If you smell gas or suspect gas escape has occurred at any time, call British Gas immediately.
How to clean your home after a flood
Here's how to clean your home after a flood.
- Remove all soft furnishing and fittings that are damaged beyond repair.
- Wash all hard surfaces with hot soapy water.
- Food preparation surfaces, such as kitchen worktops, storage cupboards, fridges and freezers should be washed with food-safe disinfectant.
- Allow areas you've cleaned to dry naturally. This will help to destroy any germs left behind.
- Leave the heating on, if possible, and open your windows as it will help with the drying process.
- If you don't feel safe cleaning up alone, you can hire professional cleaners to help.
- Wash clothes, bedding and toys that have been in contact with floodwater at 60oC.
- Soft fabrics and furnishings that can't fit or can't go in the washing machine need to be professionally cleaned. If it's not possible, you need to throw the items away.
How to use your home again after a flood
Moving back to your home or living in your home again after a flood can be a difficult time.
- We recommended you don't use rooms that have been flooded until they've been cleaned and dried.
- Try and have the heating on at all times.
- If you rent your home, your landlord is usually responsible for repairs.
More information about repairs to rented homes
- Using a dehumidifier can make sitting in a wet or damp room more comfortable, but we recommend not living in rooms that haven't yet dried.
How to deal with health concerns after a flood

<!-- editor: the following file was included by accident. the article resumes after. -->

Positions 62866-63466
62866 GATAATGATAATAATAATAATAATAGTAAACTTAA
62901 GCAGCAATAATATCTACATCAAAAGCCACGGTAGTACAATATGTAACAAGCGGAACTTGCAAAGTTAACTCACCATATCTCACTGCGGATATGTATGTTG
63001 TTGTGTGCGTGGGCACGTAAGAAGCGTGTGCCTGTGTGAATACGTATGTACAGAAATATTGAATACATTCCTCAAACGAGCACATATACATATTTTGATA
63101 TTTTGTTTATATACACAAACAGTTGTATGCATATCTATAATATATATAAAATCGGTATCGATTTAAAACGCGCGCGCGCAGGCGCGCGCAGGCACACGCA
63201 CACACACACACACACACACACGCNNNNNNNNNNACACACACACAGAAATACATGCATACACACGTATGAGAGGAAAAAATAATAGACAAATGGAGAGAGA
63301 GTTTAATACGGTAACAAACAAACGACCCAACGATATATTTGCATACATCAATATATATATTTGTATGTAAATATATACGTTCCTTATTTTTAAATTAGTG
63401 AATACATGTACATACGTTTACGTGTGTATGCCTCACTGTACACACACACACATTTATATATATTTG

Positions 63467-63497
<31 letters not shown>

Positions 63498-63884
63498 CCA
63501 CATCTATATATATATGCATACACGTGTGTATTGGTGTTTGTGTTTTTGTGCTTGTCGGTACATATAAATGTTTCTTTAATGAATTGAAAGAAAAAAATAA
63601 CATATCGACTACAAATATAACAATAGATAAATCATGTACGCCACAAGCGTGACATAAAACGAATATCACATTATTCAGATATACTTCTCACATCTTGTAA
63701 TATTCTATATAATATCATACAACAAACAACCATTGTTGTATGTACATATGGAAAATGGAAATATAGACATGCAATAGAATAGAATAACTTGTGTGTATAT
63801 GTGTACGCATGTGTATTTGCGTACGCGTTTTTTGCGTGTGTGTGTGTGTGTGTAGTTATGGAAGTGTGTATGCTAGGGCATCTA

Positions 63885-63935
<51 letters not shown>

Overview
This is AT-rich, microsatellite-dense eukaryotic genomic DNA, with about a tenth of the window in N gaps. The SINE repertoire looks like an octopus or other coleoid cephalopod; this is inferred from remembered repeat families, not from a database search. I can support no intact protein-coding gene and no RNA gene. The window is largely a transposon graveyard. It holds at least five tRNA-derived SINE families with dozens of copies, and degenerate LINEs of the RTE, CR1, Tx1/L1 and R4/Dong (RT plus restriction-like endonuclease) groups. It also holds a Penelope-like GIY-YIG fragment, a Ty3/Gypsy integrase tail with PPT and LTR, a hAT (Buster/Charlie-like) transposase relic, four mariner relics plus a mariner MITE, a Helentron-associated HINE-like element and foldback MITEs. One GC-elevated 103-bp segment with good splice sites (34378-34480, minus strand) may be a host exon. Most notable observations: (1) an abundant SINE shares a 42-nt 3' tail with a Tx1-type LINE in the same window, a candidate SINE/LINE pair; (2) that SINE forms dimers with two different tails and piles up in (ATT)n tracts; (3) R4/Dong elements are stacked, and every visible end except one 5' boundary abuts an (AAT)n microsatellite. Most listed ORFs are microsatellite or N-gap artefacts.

Floodwater may contain sewage, animal waste and other contaminants. Whilst floodwater presents a low risk to health, the biggest health hazard caused by a flood comes from the stress and strain of the event itself.
Social and psychological support after an emergency
- Cover open cuts and wounds on exposed skin with waterproof plasters.
- You should attend any scheduled medical appointments unless advised otherwise.
- If you feel unwell, go to your doctor's immediately. Tell them your home was flooded.
- If you do have any non-urgent health concerns, you can call 111.
- You should only attend Accident and Emergency if it's a life threatening emergency.
How to prepare food and drink after a flood
Before you make food in a house that's been flooded, you should make sure it's safe to do so.
- If your kitchen worktops show signs of flood damage, don't use them.
- Clean all crockery, pots and pans with hot soapy water before you use them. You can use disinfectant to clean them. Chipped or damaged items should be thrown away
- Clean and disinfect water taps before you use them. Make sure United Utilities have given the go ahead that the water is safe to use.
- Throw away all food and drink that's come into contact with floodwater. This includes canned and bottled drinks, such as wine, spirits, beer and soft drinks.
- Don't refreeze food that's thawed.
- Any opened packages not in air-tight containers should be thrown away even if they haven't been in contact with floodwater as they're likely to have become damp.